The definitions of both terms were included in order to match the IMPI's current practice. Further, clearer specifications and limitations for products to be protected by the design register were provided as part of the changes to the IP Law.
Regarding the term of protection, the IP system changed to renewals every five years up to a maximum of 25 years. This contrasts with the former system which was based on annuities of up to 15 years. Prior to 11 June 2018, it was possible to request the voluntary application of the new IP Law to design register applications undergoing prosecution. Granted designs will be renewed if the petition is made prior to the end of the first 15-year period and will be available for two five-year periods.
The biggest change to administrative procedures concerns the official fees for prosecuting patents, design register applications and utility model applications. A new official fee has been added per page in excess of 30 for patents and utility models and for each additional embodiment in the case of designs. Even though the decree that enacted the new fees along with other fees relating to trademarks and new geographic indications was initially confusing, a later clarification issued and in force from August 2018 clarified that the counting of pages for determining the applicable government fees includes only:
- the first two pages of the official format;
- the specification;
- the claims and drawings; and
- sequences of nucleotides or amino acids (if the application is submitted in hard copy).
The last change relating to patent prosecution under the new law concerns the notification of substantive examination office actions. According to a reform published in May 2018, notification of office actions and requirements from the IMPI for all published applications, including those of inventions, can be made only through the Official Gazette. Personal notifications will no longer be available for such published files. The first gazette to include these notifications is expected to be issued in late October or early November 2019. The frequency of publication for inventions is expected to be weekly and IMPI officers have said that they intend to issue the patents gazette every week.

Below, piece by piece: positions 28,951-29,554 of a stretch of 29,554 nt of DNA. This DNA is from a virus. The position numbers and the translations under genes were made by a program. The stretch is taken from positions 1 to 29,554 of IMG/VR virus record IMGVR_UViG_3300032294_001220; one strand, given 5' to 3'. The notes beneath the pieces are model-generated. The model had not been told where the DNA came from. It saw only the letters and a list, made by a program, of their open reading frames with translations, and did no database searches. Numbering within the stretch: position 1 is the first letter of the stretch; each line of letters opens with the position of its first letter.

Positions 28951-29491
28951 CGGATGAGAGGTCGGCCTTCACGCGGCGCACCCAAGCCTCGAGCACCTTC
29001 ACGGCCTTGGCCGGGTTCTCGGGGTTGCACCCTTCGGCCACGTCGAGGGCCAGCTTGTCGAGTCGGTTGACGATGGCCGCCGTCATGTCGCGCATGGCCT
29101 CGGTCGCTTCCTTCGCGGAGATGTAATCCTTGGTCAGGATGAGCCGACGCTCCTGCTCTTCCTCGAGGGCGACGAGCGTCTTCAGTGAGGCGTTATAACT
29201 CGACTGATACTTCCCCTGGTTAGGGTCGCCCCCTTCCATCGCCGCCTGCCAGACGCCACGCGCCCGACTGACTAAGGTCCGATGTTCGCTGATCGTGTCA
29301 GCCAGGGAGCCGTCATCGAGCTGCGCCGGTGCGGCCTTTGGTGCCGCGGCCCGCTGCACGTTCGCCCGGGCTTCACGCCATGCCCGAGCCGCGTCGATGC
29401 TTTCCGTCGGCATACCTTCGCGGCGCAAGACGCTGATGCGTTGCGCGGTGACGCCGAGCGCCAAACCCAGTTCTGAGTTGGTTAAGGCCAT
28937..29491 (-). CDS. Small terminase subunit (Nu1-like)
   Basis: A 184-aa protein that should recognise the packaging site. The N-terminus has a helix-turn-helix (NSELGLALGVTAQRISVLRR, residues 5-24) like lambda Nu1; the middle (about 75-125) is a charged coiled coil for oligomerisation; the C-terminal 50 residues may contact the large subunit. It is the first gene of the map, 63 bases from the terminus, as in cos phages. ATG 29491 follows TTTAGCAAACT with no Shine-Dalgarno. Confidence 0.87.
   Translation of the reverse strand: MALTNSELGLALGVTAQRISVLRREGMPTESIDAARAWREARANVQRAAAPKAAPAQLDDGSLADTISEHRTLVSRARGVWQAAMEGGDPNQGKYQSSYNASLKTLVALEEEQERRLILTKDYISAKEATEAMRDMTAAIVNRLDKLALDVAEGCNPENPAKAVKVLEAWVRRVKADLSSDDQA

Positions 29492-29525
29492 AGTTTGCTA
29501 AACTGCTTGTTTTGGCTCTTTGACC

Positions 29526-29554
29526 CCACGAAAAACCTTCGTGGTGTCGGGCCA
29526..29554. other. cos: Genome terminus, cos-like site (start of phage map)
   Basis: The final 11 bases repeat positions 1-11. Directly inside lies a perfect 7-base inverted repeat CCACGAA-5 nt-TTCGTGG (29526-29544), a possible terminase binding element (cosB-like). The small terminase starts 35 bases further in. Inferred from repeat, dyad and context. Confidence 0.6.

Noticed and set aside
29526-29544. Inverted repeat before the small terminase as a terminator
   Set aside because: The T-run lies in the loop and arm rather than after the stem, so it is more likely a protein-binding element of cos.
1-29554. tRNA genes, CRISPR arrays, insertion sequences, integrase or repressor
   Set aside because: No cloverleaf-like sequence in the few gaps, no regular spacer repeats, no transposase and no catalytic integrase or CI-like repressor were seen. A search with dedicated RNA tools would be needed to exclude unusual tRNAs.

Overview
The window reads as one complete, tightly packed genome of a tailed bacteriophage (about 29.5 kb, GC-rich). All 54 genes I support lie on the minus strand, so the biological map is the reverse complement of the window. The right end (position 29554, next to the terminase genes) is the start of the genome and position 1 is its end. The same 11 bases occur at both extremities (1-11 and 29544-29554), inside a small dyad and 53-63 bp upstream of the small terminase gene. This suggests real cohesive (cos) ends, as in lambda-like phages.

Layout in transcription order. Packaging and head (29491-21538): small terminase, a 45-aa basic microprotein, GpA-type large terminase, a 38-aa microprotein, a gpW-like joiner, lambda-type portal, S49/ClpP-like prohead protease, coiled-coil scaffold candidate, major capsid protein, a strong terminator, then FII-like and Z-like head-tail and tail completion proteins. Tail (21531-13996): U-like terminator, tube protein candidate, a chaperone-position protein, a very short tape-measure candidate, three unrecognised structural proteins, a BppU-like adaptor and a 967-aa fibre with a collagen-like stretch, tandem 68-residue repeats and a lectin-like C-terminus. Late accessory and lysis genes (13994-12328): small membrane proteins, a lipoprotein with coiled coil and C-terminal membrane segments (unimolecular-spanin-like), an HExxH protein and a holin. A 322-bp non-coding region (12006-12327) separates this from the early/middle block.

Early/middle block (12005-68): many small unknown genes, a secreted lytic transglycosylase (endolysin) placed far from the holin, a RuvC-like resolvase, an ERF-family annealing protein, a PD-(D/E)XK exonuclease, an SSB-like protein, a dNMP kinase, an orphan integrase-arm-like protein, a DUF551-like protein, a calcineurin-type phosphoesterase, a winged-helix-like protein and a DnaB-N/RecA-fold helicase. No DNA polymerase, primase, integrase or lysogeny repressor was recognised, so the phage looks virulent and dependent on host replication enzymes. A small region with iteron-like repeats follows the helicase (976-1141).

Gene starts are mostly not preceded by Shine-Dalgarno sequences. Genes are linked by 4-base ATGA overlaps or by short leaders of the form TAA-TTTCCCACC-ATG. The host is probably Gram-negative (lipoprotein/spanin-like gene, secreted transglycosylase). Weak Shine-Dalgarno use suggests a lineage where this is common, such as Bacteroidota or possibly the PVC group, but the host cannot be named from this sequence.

Once again, the Mexican IP system has evolved as a result of free trade agreement negotiations. As such, the patent prosecution landscape has changed dramatically in recent months.
The changes are a message from policymakers that there is a firm intention to modernise the Mexican patent system and provide more efficient protection. However, at the same time, the changes have been implemented within a tight timeframe, which has put significant pressure on applicants and patent practitioners.
It is hoped that the remaining changes which need to be made under the USMCA (eg, the changes to patent term adjustments for prosecution or regulatory delays) will be made in a more orderly fashion and further clarify the amendments that have already been made.
More than ever, enlisting patent professionals who have experience prosecuting cases in Mexico will be essential for keeping a patent portfolio in good shape. Continued efforts will need to be made in relation to electronic filing systems in order to perfect the flaws that remain.
For further information on this topic please contact Héctor Elias Chagoya at Becerril, Coca & Becerril SC by telephone (+52 55 5263 8730) or email (firstname.lastname@example.org). The Becerril, Coca & Becerril website can be accessed at www.bcb.com.mx.
An earlier version of this article was first published in Managing Intellectual Property in February 2019.